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AgDirtPerson55 karma

Every week my wife wakes up and exclaims "IT'S FRIDAY!!" all excited for the weekend. Since I graduated, this has genuinely surprised me because I honestly stopped counting the hours to the weekend like I have done in every job I have worked beforehand... The work itself can be very boring and repetitive (weighing out 1.00 gram of soil 15,000 times, or data entry into an excel spreadsheet for ten hours straight) but the people I work with are all really interesting and we have great chats. Plus I like to turn it into a game- see how close I can estimate exactly 1.00g of soil just using my naked eye and try to beat my record... seems dumb but it really helps pass the time.

Is it worth it? I think so. My Degree cost me around AU$28k and I was able to make some lifelong friends and always made enough through pub jobs and then uni jobs to have an okay house, diet, car and lifestyle throughout.

AgDirtPerson42 karma

This is a very important question to ask, and unfortunately one where legislation is not keeping up with the industry.

The current elephant in the room is glyphosate (Roundup). In the old days a sales rep from the company which makes Roundup would go to field days and drink a glass of Roundup to show off how safe it was. Now we get a bit more murky... the EU banned glyphosate, citing health and environmental concerns, but it is still used in Australia and in the US. The World Health Organisation (WHO) states that it is a "probable carcinogen" and the next most common herbicide used, 2-4D, is a "possible carcinogen". All sounds super scary right? But you should also remember that the WHO also describes salami as a group 1 confirmed carcinogen, and maybe you should be careful of fearmongering.

In terms of hormones, in Australia there are strict limits and huge quantities of produce have been incinerated for violating the limits of antibiotic use among livestock to reduce the chance of "superbugs". The science is far from settled, but I believe that based on the current knowledge, we are doing the right thing.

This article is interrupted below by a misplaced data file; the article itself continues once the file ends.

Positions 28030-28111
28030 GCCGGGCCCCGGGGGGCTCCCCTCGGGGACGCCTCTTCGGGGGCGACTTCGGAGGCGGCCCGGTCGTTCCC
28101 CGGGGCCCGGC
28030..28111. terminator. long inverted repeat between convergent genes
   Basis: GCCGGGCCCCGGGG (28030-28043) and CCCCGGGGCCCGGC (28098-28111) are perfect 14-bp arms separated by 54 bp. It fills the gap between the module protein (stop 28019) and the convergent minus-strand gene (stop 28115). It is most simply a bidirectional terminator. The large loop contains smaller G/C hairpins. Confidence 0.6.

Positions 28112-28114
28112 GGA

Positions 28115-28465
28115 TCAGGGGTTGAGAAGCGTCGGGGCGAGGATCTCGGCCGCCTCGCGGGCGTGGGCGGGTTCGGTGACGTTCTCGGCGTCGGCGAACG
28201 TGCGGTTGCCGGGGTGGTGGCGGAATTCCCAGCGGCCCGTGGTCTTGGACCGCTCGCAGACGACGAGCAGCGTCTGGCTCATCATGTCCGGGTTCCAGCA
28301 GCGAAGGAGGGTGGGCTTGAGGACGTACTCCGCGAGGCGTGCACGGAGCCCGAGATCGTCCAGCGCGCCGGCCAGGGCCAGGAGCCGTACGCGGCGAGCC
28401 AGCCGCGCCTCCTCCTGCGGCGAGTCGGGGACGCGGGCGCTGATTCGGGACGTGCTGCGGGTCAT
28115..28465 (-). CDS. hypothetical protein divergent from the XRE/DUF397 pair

The other side being growing organics. One common expression is, "Organic farming is taking land which could have fed 1,000 people and using it to feed 10". An interesting example of this is organic cotton. In Australia and the US, a large amount of the land grown to cotton, (91% of Australia) is genetically modified Bt-cotton, a cotton which has been grown to produce a toxin which special bacteria make which kills caterpillars. The organic alternative is to just walk around your field spraying that bacteria and hoping a caterpillar accidentally eats it... this anti science mindset is troubling and results in land, water and other inputs being used to grow a failed crop. As much flak as the cotton guys get and the very reasonable debate on if we should even grow cotton in this country, the cottonCRC is actually right out in front of all this stuff. Their integrated pest management designs are really advanced. It's a mix of trap crops, maximising biodiversity, breeding native biocontrol, transgenic crops, and sprays are always the last resort, with species specific sprays used first.

The more extreme version of organics being biodynamics. These people are strictly organic and base their management on astrology, like, "only plant brocoli when Mercury is rising in the East and you have buried a cow horn in your field". If you want to reduce your exposure to chemicals you could try to find a biodynamics farmers market, but I suspect there is little justification for doing so.

Should you be worried? Probably not, there are strict legislative controls to make sure the food you eat is safe. Should you pay attention to the latest research? Definitely!

AgDirtPerson6 karma

Sorry, do you mean worm farm?

I know of one operation who is using worm farm extracts on a broadacre application. The science is only just starting to trickle out, but anecdotally they seem to have happy customers for what it is worth... https://nutrisoil.com.au/

AgDirtPerson2 karma

To your lawn? Select the most deep rooted perennial species you can find.

To your pasture? Medicago sativa

To your cropping rotation? Consider pushing a vetch/cowpea green manure in your offseason.

AgDirtPerson2 karma

I used to ride motorbikes a lot. On a motorbike, if you hesitate, you die. This translated into other aspects of my life. I just committed. Commit and deal with the consequences later if it doesn't work out.